ASUS calling Microsoft

Back Story

I’ll try to keep this post short as I’m behind on many other posts I have to finish. hahah :S

Anyway, I was thinking it’s time to update my pihole, when I checked the admin web interface to check for clients to see who’d still be using it for DNS, and then I’d make a list and be prepared to change them as required (any outside of DHCP of course, as I’d simply change the IP there). Now you might be wondering, why change the IP address? Which is a fair question, I could just update the one in question, but I had bigger plans to move it to another server, I didn’t want to give the other server multiple IPs, so I figured it be easier to spin up the new service on that server and simply change the DNS on the DHCP server/service. Anyway… where was I, oh right, checking the web admin I noticed the top client was my new ASUS RT-AX88U. I was hoping to get a model that supported Tomato like the old RT-N16 I had for so many years which I recently broke and so replaced it with this unit. It currently can’t run Tomato like I managed to do with the RT-N16. So, I just had configured it for AP mode. Figured it doesn’t need to do much else for now besides serve unreal good WiFi.

Yet it’s calling home to “”, when I looked up this domain it seems to be used mostly by windows machines to check to make sure they are online.

Fix This

Looking a bit further into it I managed to find this magical Reddit post (I really love reddit, I’ve found so many helpful posts there). Anyway let’s see if we can follow the steps on this router.

Step 1 – Enable Access

The source uses telnet, but I’m not a fan of transferring creds in cleartext, unless I know for certain it’s a completely isolated network. Since the router supports SSH, I enabled that instead and logged in. *note* I had to remove the fingerprint from the old RT-N16 I used to SSH into.

Step 2 – Gain Shell Access to your Router

login & password is the same as the web interface.

K, with that done, let’s see if we can edit the nvram, but let’s take a look as the OP suggests.

Step 3 – Look deep into NVRAM

nvram show | sort | less

I used the less command instead, as my old linux instructor once said “less is more” using less you can use the up and down arrow keys to scroll through the results, and look-e-here: (Press Q to exit less)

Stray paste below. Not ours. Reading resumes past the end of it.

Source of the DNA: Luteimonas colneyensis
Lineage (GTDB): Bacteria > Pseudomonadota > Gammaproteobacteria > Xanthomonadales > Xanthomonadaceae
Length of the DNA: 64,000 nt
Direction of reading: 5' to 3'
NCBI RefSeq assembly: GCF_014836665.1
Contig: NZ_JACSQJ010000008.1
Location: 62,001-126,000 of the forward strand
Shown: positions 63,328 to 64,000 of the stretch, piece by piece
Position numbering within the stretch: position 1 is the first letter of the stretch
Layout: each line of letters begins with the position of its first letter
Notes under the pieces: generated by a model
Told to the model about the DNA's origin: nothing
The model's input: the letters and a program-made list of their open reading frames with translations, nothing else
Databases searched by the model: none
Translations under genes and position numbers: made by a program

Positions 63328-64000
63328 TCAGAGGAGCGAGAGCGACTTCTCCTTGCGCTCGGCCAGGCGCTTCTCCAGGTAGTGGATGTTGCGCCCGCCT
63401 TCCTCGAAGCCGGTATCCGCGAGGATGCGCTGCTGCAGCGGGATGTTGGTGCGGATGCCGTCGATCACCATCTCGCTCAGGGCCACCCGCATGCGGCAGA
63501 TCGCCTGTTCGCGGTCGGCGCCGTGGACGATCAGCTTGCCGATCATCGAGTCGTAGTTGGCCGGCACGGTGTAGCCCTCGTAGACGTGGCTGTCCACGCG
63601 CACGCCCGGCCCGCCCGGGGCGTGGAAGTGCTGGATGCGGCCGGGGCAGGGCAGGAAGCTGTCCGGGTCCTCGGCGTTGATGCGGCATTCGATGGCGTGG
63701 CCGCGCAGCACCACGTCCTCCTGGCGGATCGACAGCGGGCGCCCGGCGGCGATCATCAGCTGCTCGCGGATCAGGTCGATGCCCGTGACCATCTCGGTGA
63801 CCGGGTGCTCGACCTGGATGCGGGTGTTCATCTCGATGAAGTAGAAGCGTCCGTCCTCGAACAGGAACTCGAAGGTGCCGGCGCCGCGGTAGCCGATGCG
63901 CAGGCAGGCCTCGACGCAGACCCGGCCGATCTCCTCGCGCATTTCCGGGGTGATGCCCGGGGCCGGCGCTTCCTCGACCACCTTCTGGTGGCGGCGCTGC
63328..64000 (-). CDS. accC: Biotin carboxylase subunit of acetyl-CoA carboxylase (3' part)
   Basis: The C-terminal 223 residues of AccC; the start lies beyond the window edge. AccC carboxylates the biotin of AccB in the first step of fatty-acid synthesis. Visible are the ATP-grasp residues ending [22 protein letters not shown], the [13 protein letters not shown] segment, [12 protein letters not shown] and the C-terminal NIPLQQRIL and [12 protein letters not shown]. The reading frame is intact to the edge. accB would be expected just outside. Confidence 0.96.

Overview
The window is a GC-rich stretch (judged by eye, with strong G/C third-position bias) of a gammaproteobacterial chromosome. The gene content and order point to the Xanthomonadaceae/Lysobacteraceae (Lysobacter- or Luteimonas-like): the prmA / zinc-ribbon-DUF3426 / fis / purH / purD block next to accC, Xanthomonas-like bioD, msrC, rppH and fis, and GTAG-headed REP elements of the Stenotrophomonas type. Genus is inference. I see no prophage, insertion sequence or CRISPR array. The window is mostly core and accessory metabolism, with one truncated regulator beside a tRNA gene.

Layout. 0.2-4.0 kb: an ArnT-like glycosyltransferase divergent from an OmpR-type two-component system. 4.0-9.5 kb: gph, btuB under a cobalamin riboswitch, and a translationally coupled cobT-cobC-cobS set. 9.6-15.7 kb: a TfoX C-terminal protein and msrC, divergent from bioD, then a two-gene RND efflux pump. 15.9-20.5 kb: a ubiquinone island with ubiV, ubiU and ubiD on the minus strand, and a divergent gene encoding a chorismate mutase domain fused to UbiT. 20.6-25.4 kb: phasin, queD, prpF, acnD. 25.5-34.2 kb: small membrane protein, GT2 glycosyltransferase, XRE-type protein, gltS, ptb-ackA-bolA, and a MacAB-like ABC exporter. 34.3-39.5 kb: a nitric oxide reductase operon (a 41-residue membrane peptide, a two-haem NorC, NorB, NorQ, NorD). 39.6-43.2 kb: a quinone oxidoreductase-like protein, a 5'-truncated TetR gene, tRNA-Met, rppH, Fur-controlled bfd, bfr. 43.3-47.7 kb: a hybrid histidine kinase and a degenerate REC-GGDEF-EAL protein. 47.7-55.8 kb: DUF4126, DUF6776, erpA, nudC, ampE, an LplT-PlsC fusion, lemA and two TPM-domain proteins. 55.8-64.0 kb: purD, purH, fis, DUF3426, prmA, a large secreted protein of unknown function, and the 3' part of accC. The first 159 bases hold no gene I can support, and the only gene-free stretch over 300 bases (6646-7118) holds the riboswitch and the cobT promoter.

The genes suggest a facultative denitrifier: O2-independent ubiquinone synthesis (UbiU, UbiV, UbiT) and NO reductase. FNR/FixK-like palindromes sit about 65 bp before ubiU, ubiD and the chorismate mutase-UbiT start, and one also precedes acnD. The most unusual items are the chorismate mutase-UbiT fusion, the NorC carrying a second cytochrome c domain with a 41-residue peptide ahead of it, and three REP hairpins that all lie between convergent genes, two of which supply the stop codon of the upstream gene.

Step 4 – Finding the Droids

The droids I was after. Time to eliminate them.

Step 5 – Kill the Probe Content Droid

nvram set dns_probe_content=

Step 6 – Kill the Probe Host Droid

nvram set dns_probe_host=""

Step 7 – Prevent Droid Resurrection

nvram commit

Step 8 – Fully Enforce Your New Empire




Veeam: NFC storage connection is unavailable.
Failed to create NFC download stream.

I’ll keep this post short as well.

Run replication Job… ERROR. Check error, huh haven’t this one before…

4/16/2021 11:22:16 AM :: Processing VMName Error: NFC storage connection is unavailable. Storage: [stg:datastore-3,nfchost:host-2,conn:vcenter]. Storage display name: [ESXi-Local-Datastore].
Failed to create NFC upload stream. NFC path: [nfc://conn:vCenter,nfchost:host-23982,stg:datastore-23983@VMName_replica/VMName.vmx].

To note on this, I did some changes, I changed a route between sites (as I needed to reduce a entire network from being improperly routed, but some of services still required access from the main location, thus some dedicated /32 routes were put in their place).

I had also just patched the host in question and was testing jobs after the patch. Since I wasn’t exactly sure which was the cause. I decided to do regular troubleshooting to get more details to the root cause.

I love Veeam, they got a nice KB to help with this. So I followed along, checking the main Veeam server log areas didn’t have the log file in question, so was pretty confident it was still using the proxy at the alt site.

Checking the log as mentioned by the KB, sure enough the same error line showed up which indicated it was DNS related. Checking the proxie’s DNS settings…. DOH. It was using a server within the routes I had removed, and didn’t create a dedicated /32 for, as I wasn’t expecting any systems here to need to communicate to that subnet.

Now that I know what the issue is… this feels familiar… oh yeah the Veeam Soap Fault issue I had to deal with

The funny part about this is… 1) it’s the same server/proxy 2) Again DNS related 3) Again going to stick with host file to avoid dependencies on DNS servers

In my case the error showed the ESXi server by the hostname WAS fully qualified, but access to a DNS server to resolve it was unavailable. As soon as I saw this I had two options:

  1. Create a route to allow the Proxy to reach required DNS servers (which won’t be available in a DR case) OR
  2. Just add a static record in the Proxy host file. (DNS server not required, but if hostname or IP changes needs to be adjusted manually here)

As you can see I have the exactly 2 options similar to my first post, the difference is now it was fully dependent on DNS. Since this is a self hosted instance of a Veeam proxy, there’s a good chance DNS access might not be available when time comes, so this option was chosen.

It’s important to note that when these types of choices are made it is well documented WHY they were made.

So in this case… to resolve it I added a record in the Proxy’s local host file

172.x.x.x     ESXi.domain.postfix

You may notice that the ESXi hostname is not within the initial error, it only tells your the datastore, the Veeam logs will indicate which lookup failed. More than likely the hostname look up for the ESXi host in which the VM will be created on.

I really hope this post helps someone. Honestly I just followed the Veeam KB which was a great source reference to troubleshooting the issue. Your case maybe different, depending on the root cause your resolution maybe different then what was discussed here.

Cheers stay safe everyone.